Sexual and reproductive health outcomes

Six studies examined the impact of mHealth solutions on SRH outcomes [24,25,26, 28, 34, 35]. Studies largely used mixed methods, RCTs, qualitative study and observational study designs to assess the feasibility of mHealth programs to improve SRH outcomes. The studies reported use of different type of mHealth programs to improve SRH outcomes such as, m4RH, interactive mobile phone quiz, smartphone game and health information mobile intervention [24,25,26, 28, 34]. Most studies reported positive outcomes such as, improved family planning knowledge and use, prevention of HIV among young Africans, improved retention into HIV care and ART adherence and increased involvement of target populations, who are at higher risk of poor SRH outcomes, through interactive mobile phone quiz [25, 26, 28, 34, 35]. Unexpectedly, one study reported limited success in increasing SRH knowledge, and changing attitudes including risky sexual behaviors, and infidelity, as a result of mHealth intervention [24].

Factors facilitating and impeding uptake of mHealth interventions for young people sexual and reproductive health

Out of 15 final studies, three studies reported benefits of using mHealth services for improving SRH. In Kenya, young people’s use of m4RH was investigated through a mixed methods study. Study participants perceived m4RH as confidential, convenient, and a valuable source of contraception information outside of the clinic setting [26]. Another study conducted separately reported the benefits of SMS and voice call, perceived by the study participants. The major factors facilitating the use of mHealth solutions include confidentiality, secrecy, quick and easy correspondence, easy retrieval of information, etc. [22]. A qualitative study conducted at Dar es Salaam, Tanzania Nairobi, and Kenya obtained feedback on the feasibility, design, and content of the m4RH project. The participants appreciated the m4RH service and preferred to use it in the future as it ensures privacy and address stigma related issues [31].

Only two studies reported barriers to uptake of mHealth interventions for SRH. A study conducted in Ghana reported barriers pertinent to mHealth such as decreased technological literacy, inferior network coverage, and lower linguistic competency [29]. Another study conducted in six Nigerian states, examined adolescent girls and young women’s access and use of mobile phones, to seek SRH information and services. The study reported several barriers to mHealth services utilization including cost of service, request for socio-demographic information that could break anonymity, poor marketing and publicity, socio-cultural beliefs and expectations of young girls, individual personality and beliefs, as well as infrastructural/network quality [22].

Discussion

The review reports evidence on the range of mHealth applications used at different levels of the healthcare system for improving young people SRH in urban and rural communities of LMICs. Most of the studies took place in East Africa and West Africa, while few were undertaken in Central Africa, Sub Saharan Africa, South Africa and South Asia. The mHealth solutions identified in this systematic review mainly aimed to improve contraception related SRH education, services and outcomes, for young people. A Cochrane review on mobile phone-based interventions for improving contraceptive use also suggests that a series of voice messages and daily educational text messages can improve continued use of contraceptive pill among young adults [39]. In addition, this review found that text message-based health interventions are very feasible, and acceptable for improving SRH knowledge among Indonesian adolescents. Notably, the current evidence base shows some promise for the use of similar SMS-based interventions for improving young people SRH knowledge and services in other LMICs. Labrique and colleagues’ framework was adapted for categorizing the mHealth interventions according to their purpose. Based on our analysis, the most reported use of mHealth was for client education and behavior change communication [21,22,23,24,25,26, 28,29,30,31,32,33,34,35], followed by data collection and reporting [23, 26, 27], and financial transactions and incentives [23, 26, 28, 29, 33]. The categorization of the studies in to various mHealth applications provided the understanding that the strongest evidence exists on client education and behavior change communication mHealth application. These findings are in concordance with the other reviews, which suggests, that mobile phone approaches; including texting in particular, have been explored much by various studies as it provides feasible and potential efficacious medium for increasing levels of reproductive and sexual health education [40]. Little evidence exists on other type of mHealth applications such as, sensors and point-of-care diagnostics, registries/ vital events tracking, electronic decision support, and supply chain management. Thus, a more complete understanding of the role of mobile phones for improving young people SRH is required, to strengthen the evidence base in overlooked areas.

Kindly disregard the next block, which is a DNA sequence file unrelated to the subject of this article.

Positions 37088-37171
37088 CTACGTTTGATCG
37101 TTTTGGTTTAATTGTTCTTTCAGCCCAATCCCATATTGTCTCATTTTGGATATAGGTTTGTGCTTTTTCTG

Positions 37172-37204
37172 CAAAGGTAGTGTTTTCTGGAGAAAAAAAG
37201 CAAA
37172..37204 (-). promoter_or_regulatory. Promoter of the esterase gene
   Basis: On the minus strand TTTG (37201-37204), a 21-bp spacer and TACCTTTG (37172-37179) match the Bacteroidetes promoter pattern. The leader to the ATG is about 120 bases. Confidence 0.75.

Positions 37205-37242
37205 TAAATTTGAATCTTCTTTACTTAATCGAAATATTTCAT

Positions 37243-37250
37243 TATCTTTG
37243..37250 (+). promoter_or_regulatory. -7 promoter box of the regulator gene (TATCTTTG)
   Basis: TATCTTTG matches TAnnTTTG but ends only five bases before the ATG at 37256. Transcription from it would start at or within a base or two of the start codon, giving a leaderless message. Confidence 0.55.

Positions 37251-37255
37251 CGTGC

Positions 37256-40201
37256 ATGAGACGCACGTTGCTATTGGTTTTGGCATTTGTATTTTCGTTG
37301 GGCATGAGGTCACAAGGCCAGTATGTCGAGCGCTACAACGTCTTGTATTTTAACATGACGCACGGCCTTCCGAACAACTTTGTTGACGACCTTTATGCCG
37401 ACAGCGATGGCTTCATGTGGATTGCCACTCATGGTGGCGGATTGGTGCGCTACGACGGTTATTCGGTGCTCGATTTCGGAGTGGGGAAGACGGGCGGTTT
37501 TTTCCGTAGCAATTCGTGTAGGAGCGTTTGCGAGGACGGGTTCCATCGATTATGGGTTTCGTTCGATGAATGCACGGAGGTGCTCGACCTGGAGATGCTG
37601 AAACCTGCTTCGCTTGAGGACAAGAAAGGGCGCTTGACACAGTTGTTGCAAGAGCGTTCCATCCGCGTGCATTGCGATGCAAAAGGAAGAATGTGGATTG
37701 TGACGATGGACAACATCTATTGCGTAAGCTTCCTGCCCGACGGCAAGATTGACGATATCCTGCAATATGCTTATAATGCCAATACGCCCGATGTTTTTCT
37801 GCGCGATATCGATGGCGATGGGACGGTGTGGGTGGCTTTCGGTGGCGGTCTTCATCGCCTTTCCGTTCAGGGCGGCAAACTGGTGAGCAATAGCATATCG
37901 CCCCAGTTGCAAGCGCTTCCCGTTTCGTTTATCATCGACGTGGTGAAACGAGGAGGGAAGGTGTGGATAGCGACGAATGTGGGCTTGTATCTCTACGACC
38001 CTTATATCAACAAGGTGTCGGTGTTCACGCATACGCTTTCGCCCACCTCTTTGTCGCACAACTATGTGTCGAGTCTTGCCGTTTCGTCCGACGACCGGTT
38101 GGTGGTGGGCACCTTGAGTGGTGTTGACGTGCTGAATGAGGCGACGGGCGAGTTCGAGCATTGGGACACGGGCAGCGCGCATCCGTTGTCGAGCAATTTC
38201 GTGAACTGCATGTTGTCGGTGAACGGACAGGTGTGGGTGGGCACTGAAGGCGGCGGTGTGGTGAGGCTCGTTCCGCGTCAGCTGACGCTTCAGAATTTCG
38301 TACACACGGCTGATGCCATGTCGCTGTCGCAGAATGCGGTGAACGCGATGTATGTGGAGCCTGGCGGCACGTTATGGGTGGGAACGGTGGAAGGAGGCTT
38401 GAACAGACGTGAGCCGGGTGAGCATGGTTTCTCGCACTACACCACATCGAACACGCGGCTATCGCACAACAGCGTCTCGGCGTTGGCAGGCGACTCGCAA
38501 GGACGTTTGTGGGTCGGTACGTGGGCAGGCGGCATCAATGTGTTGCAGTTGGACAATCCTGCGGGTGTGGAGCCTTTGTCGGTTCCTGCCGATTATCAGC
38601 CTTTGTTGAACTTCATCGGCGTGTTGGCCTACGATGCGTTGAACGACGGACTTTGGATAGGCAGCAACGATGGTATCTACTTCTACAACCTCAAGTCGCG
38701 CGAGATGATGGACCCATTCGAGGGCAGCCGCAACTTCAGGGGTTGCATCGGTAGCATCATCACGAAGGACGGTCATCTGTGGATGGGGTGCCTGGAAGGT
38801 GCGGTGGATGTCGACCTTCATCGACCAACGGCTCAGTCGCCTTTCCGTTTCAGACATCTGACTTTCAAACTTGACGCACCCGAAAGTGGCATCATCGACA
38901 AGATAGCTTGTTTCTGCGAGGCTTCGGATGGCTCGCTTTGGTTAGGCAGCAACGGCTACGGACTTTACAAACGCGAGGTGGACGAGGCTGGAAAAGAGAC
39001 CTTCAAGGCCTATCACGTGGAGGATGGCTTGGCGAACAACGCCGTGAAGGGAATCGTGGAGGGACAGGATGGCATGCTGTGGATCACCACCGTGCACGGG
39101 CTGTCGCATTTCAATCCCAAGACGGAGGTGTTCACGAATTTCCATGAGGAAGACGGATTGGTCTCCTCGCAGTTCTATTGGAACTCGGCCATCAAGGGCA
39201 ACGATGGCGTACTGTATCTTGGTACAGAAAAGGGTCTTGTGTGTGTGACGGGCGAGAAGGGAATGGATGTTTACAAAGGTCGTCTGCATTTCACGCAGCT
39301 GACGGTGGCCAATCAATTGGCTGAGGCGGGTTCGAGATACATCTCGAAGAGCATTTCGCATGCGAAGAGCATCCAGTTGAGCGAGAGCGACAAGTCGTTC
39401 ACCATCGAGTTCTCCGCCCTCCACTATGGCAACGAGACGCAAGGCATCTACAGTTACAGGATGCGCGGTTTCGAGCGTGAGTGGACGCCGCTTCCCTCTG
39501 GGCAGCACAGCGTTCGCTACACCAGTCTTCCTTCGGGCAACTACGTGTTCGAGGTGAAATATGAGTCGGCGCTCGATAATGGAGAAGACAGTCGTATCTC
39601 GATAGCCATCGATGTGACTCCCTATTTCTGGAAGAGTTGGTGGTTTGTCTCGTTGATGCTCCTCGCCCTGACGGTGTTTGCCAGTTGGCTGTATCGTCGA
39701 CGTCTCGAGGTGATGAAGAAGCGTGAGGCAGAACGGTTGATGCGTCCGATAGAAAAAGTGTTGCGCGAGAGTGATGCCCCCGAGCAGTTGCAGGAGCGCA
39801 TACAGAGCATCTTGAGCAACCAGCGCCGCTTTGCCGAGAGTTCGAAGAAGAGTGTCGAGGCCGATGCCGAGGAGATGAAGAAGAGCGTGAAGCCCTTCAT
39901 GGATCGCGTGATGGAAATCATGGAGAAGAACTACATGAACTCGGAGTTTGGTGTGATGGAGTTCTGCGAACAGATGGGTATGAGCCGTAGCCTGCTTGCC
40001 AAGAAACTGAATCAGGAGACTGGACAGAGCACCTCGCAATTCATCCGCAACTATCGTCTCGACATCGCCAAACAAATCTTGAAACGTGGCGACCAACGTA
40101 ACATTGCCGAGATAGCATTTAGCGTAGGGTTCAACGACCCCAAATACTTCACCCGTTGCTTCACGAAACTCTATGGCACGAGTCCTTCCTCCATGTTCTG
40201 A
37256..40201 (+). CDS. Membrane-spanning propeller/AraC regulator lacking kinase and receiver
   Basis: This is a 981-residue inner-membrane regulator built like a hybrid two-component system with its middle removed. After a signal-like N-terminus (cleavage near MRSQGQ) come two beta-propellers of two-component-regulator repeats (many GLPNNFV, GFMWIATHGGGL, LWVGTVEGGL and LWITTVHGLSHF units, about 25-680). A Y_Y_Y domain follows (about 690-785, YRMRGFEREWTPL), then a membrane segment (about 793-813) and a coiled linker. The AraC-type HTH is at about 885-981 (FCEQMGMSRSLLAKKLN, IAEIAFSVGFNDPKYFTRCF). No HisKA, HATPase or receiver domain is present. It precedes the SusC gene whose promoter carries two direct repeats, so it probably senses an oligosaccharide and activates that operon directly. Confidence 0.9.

As with most reviews in the emerging field of mHealth, this review is limited by the difficulty of analyzing complex intervention studies and the variety of different interventions across included studies. More studies are needed to refine the current work with a larger body of evidence and to establish how best to integrate it with the published existing framework. The heterogeneity of the interventions and outcomes measures restricted the interpretation through meta–analyses. The studies did not utilize a related taxonomy for explaining the range of mHealth application. In addition, several studies combined multiple mHealth interventions [23, 26, 28, 29, 33], making it challenging to determine to what degree each intervention contributed towards the expected outcome.